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Leading into a debt crisis, interest rate spreads on sovereign debt rise before the economy experiences a decline in productivity, suggesting that news about future economic developments may play an important role in these episodes. An empirical VAR estimation shows that a news shock has a larger contemporaneous impact on sovereign credit spreads than a comparable shock to labor productivity. A quantitative model of news and sovereign debt default with endogenous maturity choice generates impulse responses and a variance decomposition similar to the empirical VAR estimates. The dynamics of the economy after a bad news shock share some features of a productivity shock and some features of sudden stop events. However, unlike during sudden stop episodes, long-term debt does not shield the country from bad news shocks, and it may even exacerbate default risk. Finally, an increase in the precision of news allows the government to improve its debt maturity management, especially during periods of high stress in credit markets, and thus face lower yield spreads while increasing the amount of debt.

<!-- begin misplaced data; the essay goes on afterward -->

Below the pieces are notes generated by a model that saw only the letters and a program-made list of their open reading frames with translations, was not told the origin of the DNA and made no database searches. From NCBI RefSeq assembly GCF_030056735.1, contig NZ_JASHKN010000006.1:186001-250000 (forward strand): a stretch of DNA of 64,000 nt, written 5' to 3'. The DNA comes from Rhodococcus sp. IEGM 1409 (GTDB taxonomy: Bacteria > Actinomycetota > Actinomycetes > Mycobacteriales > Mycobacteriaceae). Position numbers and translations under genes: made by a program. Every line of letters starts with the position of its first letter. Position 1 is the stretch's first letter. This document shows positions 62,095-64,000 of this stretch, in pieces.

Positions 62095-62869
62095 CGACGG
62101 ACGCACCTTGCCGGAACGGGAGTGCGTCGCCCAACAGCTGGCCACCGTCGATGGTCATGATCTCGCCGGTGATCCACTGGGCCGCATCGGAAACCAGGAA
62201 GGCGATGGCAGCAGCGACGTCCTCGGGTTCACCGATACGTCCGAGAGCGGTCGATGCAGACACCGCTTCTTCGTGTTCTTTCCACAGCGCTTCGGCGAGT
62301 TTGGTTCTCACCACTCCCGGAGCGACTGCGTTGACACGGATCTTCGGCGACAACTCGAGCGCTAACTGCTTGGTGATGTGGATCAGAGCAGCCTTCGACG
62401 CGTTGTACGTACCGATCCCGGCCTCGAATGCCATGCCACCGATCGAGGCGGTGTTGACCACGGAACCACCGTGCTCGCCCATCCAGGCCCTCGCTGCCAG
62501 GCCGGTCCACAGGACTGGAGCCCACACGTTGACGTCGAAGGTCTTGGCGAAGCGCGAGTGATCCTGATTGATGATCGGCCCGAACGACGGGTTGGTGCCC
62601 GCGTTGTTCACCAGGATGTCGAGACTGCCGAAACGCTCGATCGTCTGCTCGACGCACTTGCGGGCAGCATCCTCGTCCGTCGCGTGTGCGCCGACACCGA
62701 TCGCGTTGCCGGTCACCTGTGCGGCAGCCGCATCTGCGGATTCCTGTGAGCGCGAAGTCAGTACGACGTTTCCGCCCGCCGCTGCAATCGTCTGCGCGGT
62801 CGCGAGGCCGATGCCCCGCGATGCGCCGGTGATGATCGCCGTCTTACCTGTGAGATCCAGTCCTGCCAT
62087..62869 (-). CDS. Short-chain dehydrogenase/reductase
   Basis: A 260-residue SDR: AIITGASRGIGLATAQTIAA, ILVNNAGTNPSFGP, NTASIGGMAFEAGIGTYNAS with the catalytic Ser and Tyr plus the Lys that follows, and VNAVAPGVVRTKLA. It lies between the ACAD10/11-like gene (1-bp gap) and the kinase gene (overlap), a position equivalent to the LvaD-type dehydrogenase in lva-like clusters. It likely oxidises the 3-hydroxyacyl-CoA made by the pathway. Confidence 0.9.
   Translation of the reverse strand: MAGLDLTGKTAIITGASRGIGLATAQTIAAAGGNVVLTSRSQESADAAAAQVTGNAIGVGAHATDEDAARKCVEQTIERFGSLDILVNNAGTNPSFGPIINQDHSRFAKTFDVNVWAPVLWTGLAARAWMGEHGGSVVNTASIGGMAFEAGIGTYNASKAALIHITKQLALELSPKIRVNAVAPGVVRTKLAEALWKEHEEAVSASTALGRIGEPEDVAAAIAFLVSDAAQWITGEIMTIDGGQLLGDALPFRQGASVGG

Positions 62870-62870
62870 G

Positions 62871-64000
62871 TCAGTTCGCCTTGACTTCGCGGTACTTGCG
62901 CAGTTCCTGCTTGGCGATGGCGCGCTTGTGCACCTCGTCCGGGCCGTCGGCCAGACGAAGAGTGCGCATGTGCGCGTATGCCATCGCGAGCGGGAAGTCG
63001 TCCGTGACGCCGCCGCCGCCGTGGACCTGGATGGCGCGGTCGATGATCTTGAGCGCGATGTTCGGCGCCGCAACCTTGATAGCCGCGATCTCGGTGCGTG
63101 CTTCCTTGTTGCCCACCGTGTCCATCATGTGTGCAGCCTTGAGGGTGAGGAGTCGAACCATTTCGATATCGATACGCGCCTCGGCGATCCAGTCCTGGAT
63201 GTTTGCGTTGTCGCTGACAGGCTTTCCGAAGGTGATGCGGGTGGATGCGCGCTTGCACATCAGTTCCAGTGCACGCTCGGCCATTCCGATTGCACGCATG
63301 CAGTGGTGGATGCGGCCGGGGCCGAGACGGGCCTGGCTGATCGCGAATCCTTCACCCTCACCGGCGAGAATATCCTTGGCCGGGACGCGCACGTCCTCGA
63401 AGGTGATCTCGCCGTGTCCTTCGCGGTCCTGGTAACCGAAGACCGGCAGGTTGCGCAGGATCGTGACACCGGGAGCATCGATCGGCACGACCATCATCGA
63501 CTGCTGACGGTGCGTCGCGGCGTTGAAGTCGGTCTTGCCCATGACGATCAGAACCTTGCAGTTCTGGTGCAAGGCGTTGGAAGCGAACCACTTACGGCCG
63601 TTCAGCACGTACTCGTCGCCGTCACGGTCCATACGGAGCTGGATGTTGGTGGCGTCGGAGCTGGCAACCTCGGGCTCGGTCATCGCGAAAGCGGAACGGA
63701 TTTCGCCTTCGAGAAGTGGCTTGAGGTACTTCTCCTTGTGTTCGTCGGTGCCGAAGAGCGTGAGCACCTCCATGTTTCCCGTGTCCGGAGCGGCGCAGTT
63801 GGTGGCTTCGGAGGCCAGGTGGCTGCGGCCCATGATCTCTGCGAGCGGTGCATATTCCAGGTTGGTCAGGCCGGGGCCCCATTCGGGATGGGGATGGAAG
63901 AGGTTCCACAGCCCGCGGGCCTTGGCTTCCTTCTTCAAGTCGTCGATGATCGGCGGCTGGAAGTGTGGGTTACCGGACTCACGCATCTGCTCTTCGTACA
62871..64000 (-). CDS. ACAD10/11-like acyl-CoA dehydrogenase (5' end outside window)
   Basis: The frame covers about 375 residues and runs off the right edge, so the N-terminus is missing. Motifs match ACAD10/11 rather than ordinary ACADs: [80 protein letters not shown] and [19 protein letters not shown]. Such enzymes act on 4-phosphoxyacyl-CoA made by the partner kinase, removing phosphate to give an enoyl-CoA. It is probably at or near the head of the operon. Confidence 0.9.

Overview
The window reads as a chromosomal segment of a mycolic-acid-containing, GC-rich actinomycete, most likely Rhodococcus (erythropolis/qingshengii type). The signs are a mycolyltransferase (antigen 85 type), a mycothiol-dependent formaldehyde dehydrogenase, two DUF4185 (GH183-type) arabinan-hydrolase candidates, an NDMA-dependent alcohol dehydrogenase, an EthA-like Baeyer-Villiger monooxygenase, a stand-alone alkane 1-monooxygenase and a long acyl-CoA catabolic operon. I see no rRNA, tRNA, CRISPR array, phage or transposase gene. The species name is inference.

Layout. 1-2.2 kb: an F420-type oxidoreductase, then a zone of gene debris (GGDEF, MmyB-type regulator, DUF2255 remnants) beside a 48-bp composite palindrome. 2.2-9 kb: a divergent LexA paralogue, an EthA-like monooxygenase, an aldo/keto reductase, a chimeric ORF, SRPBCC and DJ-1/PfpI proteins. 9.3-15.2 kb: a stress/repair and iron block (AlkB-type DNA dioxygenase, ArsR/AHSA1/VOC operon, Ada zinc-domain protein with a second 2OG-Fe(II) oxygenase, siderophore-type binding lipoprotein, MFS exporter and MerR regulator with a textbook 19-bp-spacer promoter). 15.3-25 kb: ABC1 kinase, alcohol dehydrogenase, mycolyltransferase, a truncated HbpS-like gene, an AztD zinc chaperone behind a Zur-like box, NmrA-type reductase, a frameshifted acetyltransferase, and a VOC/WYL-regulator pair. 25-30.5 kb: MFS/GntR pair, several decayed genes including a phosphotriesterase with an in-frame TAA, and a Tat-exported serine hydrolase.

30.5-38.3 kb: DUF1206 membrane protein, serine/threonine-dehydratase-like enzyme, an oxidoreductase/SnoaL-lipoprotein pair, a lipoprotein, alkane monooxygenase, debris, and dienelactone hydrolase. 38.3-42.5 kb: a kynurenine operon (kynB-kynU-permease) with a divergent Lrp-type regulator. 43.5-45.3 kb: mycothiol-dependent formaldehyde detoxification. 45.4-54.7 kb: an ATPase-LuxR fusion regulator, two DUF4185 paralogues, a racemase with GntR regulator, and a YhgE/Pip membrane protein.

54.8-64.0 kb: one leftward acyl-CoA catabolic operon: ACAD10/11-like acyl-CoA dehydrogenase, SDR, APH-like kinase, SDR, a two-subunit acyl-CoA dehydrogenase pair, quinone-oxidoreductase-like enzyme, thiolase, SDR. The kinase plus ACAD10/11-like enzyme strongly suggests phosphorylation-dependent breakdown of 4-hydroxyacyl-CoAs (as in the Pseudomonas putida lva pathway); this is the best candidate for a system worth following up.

country risk; crises; default; maturity; news; sovereign debt; spreads